CHLOE - Clumsy Hands


Clumsy Hands (or as her family calls her, Chloe) is an illustrator and muralist. She doesn’t fully remember where the stage name Clumsy Hands came from, but she is in far too deep now to change it.  Within her work, Chloe loves to create diverse characters and intricate worlds filled with colour, florals, warmth and a hint of cheekiness. She regularly explores topics of feminism, diversity, pop culture and where to find the best flat white. 

How do you typically find inspiration for your work?

The people I have met! So many of my characters are based on the beautiful people I have been lucky enough to meet during my life. When I draw a character, I have a narrative in my head about who they might be, what they might like, what they might not like etc. It helps me create little specialities about the character within their appearance like their clothing or style. 

What has influenced your personal artistic style?

So many experiences and environments, the biggest being where I grew up. I am from a small hippy town nestled in the Dandenong Ranges. It is a very colourful community surrounded by unique wildlife, bushland and incredible characters. Like our local wizard who would wear a different extravagantly coloured outfit every day, sit outside the local coffee shop, and chat with everyone who walked past. When I lived in London and I was homesick, I revisited a lot of my memories of growing up in such a colourful, earthy community when drawing. My time living in London was also pivotal in developing my style, I finally got the confidence I always wished for myself and found an incredible creative community that encouraged me to express the boldest version of myself. I think an artist’s style is just a collection of cultural and social influences during our formative years that we channel through a brush or pencil. 

What does ‘The Future’s Our Creation’ mean to you?

To stay curious! To create the future we want, I think it’s vital to stay curious. Curiosity might have killed the cat, but it makes humans more empathetic, knowledgeable and, as an added bonus, an all around better Hinge date. Whether it's learning new skills, meeting new people from all walks of life or educating ourselves on the past, regardless of who we are and our generation, we need to stay curious so we can be more empathetic and have a greater understanding towards people and the things impacting their lives.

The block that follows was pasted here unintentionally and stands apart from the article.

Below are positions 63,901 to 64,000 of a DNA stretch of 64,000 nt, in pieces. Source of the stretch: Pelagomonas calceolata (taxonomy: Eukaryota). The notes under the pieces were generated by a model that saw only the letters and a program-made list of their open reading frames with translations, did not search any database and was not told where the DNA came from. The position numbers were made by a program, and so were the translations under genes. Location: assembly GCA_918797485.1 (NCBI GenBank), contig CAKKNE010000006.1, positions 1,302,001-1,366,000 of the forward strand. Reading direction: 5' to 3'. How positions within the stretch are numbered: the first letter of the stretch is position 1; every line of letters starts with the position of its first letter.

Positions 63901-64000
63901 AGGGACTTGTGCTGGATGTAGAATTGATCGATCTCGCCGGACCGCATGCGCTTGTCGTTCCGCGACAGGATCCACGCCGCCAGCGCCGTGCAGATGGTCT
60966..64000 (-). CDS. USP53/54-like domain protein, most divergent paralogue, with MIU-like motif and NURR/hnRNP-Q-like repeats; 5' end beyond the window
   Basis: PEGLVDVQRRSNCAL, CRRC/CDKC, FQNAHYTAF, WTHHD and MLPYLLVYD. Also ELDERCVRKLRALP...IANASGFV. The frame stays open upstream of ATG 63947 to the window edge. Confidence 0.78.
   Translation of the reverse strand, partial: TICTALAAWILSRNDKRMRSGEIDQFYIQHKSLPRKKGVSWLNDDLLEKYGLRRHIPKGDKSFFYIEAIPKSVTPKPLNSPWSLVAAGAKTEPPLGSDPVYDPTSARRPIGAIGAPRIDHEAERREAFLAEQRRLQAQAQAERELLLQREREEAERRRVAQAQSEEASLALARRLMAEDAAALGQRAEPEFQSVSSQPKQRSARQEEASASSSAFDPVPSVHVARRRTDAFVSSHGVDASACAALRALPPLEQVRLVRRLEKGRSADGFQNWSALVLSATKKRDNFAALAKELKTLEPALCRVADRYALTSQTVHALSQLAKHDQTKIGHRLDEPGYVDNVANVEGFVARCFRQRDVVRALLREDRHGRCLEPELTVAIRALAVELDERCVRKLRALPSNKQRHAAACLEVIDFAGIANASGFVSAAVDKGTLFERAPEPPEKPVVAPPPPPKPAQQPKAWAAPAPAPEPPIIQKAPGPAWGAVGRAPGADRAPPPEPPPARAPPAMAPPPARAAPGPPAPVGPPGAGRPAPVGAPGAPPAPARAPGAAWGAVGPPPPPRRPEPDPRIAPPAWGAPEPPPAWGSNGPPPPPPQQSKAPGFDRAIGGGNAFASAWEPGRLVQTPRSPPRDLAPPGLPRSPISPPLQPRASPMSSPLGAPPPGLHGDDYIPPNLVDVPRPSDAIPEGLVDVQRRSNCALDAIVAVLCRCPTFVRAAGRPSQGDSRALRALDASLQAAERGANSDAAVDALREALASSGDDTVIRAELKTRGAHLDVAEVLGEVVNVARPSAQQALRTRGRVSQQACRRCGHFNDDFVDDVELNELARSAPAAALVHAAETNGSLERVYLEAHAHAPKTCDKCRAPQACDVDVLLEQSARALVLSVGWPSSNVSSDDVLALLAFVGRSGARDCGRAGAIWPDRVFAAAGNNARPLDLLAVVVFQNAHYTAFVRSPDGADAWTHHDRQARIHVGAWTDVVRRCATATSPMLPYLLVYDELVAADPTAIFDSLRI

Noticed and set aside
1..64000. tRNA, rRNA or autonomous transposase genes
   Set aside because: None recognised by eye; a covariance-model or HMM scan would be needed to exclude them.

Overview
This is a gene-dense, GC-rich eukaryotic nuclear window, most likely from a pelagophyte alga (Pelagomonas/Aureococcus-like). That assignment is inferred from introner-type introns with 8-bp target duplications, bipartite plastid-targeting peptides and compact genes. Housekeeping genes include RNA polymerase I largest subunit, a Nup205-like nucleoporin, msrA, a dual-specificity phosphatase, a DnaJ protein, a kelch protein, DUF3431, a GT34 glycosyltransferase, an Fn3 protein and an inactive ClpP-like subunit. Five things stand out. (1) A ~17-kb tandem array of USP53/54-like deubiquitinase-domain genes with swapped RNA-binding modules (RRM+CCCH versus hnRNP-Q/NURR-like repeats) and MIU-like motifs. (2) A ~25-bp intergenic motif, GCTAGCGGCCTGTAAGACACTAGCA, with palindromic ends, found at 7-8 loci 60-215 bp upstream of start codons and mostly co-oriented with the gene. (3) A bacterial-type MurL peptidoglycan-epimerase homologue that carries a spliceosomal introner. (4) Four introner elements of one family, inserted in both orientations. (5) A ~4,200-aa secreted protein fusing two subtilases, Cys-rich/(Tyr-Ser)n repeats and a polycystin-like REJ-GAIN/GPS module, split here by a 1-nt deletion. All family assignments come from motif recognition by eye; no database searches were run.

Were there any specific design choices or artistic elements that you felt really got the message across?

I wanted to represent people from all walks of life taking the initiative to educate themselves and learn new things that potentially defy societal expectations of them. But especially people from different age groups. Dolly Alderton once said "Life is a 3 Act play". Society is so wrong to make us feel that as the curtains draw on Act 1 in our lifespan, our value begins to decline as if we have learnt everything we will need for Acts 2 and 3. When in reality, if we are fortunate enough to live through the entirety of the 3 Acts, we have so much time and endless opportunities to learn, evolve and build a diverse community around the new versions of ourselves. Growing our value in ways unique to us, and making a better future for the next generations. There is no scientific ruling that says our brain stops learning after a certain age. 

I hope if I am lucky enough to make it to Act 3 of my life, I will be as curious as I am today. I envision myself having finally dyed my hair pink and learning a new skill, like playing the drums or speaking Italian. Because I seriously think this is when I will be at my most valuable, empathetic and hottest self - when I am overflowing with knowledge and experiences, and have a treasure trove of fascinating people around me from all walks of life.

Do you have any advice for someone wanting to pursue a career in art?

Work really hard (really really hard) on your skills and craft, learn as much as you can from others and reach out to chat with artists you admire. The Australian creative community is incredibly supportive and welcoming, so tap into it! What’s the worst that can happen?

Do the same with dream clients and galleries - even if they don’t have opportunities for you right now, it’s always great to get your name out there for something that may arise in the future! 

My biggest recent learning is not to pour all your focus into social media or making money. If you work hard on your passion projects, all that will come by itself. London-based artist Mr Bingo said “You don’t always get rewarded for hard work straight away." I think that’s so true, if you're only doing it to chase money and approval, maybe take a step back and rethink your goals. What do you actually care about gaining from your efforts?

How do you want people to feel after viewing your art?

I would love people to look at it and feel a sense of warmth and happiness. If it inspires one person to learn something, talk to someone new or have a more positive outlook on their future, I’d be chuffed. 




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